In aid of National Tequila Day, Style Cartel's Amira Arasteh takes a look back on her trip to Patrón’s headquarters in Mexico - where she gained an insight into the distilling of this sustainable spirit.
Ever wondered what the inner workings of a tequila brand are like? We won't lie, 'sustainability' isn't something we immediately associate with the drinks or spirits industry. Not because it's not either one of those but because it's just not commonly linked. But always willing to learn more, we ventured into Patrón’s hacienda in the Highlands of Jalisco, Mexico, to learn more about what is behind one of the world’s most premium tequila brands.
As well as producing ten million cases of tequila, Patrón is keen to find ways to produce more with less or to reuse or recycle what is used during production. Speaking with the brand's Head of Production, Antonio Rodriquez, we learn that from the very beginning Patrón’s founders knew they had to be sensible with investing money and responsible with waste. “The company has never compromised quality, consistency - or the environment.” Antonio tells me confidently. Okay, tick so far.
Onto the flavour of it all...
If you're a tequila buff, you might have noticed a sweetness to the taste of Patrón's tequila, specifically. This sweet, rich taste is obtained by carefully-produced, 100 per cent Blue Weber agaves. Antonio tells me that “one of the complexities is that agave takes six or seven years to grow so if you're not in conversation with local farmers, you have a crisis.” Another tick; Antonio has revealed to us the connection between the locals and Patrón, still now, after many years of being in the tequila business.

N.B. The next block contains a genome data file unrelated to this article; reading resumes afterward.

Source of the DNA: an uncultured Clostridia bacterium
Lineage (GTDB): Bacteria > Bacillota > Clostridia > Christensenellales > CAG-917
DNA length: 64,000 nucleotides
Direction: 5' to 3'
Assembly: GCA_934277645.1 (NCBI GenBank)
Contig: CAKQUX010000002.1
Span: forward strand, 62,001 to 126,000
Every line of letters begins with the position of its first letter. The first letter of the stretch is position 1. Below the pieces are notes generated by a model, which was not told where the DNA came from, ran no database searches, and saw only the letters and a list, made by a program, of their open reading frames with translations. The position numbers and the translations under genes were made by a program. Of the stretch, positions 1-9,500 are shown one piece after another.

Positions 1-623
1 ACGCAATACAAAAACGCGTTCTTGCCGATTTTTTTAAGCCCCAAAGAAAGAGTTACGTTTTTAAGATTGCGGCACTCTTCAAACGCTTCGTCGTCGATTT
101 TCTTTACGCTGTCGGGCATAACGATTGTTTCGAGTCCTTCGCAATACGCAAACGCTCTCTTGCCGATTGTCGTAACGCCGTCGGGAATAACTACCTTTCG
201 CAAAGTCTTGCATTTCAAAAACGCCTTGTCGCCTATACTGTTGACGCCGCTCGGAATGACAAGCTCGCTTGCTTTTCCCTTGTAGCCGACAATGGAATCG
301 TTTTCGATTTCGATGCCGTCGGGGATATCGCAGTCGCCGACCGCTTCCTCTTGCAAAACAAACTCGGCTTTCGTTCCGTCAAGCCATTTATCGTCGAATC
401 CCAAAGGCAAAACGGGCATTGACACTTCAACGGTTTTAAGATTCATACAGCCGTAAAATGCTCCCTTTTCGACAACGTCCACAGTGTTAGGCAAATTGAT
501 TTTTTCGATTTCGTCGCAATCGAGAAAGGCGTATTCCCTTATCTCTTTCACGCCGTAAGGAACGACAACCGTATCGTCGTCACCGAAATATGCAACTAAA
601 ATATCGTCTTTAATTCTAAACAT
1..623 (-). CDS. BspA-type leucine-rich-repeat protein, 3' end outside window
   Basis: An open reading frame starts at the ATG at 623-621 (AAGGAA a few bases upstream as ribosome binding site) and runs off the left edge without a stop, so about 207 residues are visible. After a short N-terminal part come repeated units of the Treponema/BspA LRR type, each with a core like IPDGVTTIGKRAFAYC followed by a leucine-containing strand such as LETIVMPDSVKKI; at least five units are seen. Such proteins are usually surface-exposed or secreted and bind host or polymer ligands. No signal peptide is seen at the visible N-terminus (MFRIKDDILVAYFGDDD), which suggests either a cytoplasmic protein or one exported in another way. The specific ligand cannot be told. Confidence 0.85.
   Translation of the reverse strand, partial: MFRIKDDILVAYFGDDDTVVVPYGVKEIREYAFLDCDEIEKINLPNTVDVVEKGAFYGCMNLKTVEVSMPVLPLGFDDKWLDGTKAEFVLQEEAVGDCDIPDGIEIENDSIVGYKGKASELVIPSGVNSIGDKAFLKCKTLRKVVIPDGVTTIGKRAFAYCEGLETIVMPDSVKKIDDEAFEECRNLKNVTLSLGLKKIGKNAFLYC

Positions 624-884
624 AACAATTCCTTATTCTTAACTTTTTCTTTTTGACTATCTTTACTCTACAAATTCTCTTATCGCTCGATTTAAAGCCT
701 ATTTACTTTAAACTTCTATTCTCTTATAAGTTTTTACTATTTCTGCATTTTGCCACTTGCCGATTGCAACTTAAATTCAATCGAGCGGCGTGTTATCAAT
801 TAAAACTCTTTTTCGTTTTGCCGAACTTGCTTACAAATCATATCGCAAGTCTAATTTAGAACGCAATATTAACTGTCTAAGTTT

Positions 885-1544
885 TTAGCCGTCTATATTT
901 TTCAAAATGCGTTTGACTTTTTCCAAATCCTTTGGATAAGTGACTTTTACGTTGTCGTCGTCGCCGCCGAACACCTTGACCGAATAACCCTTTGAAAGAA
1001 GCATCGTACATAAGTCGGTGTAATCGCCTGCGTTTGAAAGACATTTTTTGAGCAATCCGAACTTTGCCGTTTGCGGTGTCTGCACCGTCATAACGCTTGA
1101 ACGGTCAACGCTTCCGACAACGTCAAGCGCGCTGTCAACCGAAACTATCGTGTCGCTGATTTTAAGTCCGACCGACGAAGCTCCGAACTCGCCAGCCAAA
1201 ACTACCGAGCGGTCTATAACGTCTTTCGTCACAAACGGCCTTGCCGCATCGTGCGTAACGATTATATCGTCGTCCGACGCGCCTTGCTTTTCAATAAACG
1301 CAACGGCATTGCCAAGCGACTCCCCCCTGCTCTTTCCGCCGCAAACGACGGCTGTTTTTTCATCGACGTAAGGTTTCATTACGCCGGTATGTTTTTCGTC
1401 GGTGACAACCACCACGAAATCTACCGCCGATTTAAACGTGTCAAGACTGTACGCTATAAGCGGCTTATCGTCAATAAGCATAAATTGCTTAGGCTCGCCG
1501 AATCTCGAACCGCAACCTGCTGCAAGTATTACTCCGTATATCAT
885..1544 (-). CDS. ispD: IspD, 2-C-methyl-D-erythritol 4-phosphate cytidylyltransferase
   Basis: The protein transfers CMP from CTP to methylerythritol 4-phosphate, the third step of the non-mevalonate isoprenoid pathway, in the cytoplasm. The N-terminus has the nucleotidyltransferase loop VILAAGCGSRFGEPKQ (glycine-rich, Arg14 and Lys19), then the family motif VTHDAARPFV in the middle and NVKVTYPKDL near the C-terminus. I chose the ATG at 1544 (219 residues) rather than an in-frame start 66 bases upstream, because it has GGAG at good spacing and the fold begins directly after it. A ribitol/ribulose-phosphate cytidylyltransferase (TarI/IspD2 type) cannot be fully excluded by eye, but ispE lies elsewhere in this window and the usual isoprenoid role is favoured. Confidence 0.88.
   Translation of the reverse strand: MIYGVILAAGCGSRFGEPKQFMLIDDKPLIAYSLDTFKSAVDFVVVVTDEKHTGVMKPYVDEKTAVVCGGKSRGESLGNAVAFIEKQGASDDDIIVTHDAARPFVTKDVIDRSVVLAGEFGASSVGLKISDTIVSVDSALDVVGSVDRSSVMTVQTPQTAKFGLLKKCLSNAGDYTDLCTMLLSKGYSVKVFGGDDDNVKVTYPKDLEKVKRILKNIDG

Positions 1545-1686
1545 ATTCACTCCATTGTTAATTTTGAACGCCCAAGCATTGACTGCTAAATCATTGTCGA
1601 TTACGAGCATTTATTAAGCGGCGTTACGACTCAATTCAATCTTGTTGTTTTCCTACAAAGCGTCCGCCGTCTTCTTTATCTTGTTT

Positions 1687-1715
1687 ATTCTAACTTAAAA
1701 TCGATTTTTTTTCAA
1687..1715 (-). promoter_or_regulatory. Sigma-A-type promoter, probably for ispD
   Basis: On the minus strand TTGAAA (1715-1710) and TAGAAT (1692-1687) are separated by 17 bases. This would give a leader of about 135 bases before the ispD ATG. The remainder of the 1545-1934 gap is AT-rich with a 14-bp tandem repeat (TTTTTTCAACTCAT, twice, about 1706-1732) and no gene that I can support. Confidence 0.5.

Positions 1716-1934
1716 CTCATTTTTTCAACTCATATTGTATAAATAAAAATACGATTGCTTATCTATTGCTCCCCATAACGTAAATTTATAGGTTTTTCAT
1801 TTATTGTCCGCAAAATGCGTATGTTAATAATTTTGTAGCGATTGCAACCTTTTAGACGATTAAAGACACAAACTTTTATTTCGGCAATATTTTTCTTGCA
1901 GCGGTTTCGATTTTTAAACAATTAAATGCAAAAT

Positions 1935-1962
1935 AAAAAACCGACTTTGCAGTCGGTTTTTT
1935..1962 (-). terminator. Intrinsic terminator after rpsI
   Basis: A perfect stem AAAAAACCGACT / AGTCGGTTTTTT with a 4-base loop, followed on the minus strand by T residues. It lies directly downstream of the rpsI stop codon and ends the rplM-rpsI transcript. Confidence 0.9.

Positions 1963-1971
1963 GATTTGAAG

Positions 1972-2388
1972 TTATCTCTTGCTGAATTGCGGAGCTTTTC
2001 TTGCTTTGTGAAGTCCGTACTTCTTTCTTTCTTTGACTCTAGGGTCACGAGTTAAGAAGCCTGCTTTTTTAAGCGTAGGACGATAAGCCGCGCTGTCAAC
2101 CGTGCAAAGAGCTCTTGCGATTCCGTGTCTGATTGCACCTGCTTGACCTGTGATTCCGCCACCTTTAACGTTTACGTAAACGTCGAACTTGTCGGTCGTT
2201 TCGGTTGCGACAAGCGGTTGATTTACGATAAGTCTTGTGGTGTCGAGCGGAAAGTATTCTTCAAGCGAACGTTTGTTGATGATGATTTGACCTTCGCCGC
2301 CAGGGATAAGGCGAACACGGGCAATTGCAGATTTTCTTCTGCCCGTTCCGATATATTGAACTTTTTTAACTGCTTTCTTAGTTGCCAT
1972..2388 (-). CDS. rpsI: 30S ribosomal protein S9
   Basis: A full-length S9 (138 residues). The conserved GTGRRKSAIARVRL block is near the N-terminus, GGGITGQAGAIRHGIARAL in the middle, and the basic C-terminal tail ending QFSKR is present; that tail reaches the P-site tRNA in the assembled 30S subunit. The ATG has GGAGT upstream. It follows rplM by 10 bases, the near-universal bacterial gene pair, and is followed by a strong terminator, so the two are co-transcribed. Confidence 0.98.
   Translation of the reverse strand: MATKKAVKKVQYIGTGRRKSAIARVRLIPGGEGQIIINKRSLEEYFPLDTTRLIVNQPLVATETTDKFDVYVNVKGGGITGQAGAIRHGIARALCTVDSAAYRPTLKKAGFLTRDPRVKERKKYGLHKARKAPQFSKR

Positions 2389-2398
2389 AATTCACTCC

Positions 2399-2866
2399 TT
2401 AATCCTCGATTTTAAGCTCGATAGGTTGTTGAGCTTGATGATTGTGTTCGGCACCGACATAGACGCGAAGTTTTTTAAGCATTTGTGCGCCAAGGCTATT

Patrón has a strong relationship with farmers they've worked with for years and it is this way that they know they're getting premium ingredients to create their product. In order to make the cut as an agave, it needs to be very sweet when raw. We tasted some of this magical agave and can confirm that, raw, it tastes a little like a cantelope melon. The agave must also be cut as close as possible to the heart (which incidentally is the sweetest part should you be gunning for a piece). The final factor in the agave qualifying process is that there needs to be less than 10 per cent of red patches on the plant; more than this adds a bitter taste to the end product. So that's something to think about next time you get that sharp kickback from your tequila shot. Is it too many red patches or too many shots? Hopefully it's all smooth, sweet tequila we're drinking for National Tequila Day - and for every other tequila-drinking event in the future.
A bit more on the distilling process...
The agaves are cleaned by letting the honey drip off of them for the first 12 hours. 12 more hours on and the honey is collected. Patrón's ovens can fit 14 tonnes of agave and cook for over 70 hours. It’s a dedicated job, this tequila-distilling business.
The designated agave-loaders even have to make sure all the fibres of the wet agave are reabsorbed. The agaves are crushed using large Tahona mills - this is also done responsibly, with there being zero-emission electric motors powering the mills, for example. So far, the environment has been taking into account every step of the way. Patrón combines this way of crushing the baked agave with the modern Roller Mill method too. The agave juices from each mill are fermented separately, with the process taking three days.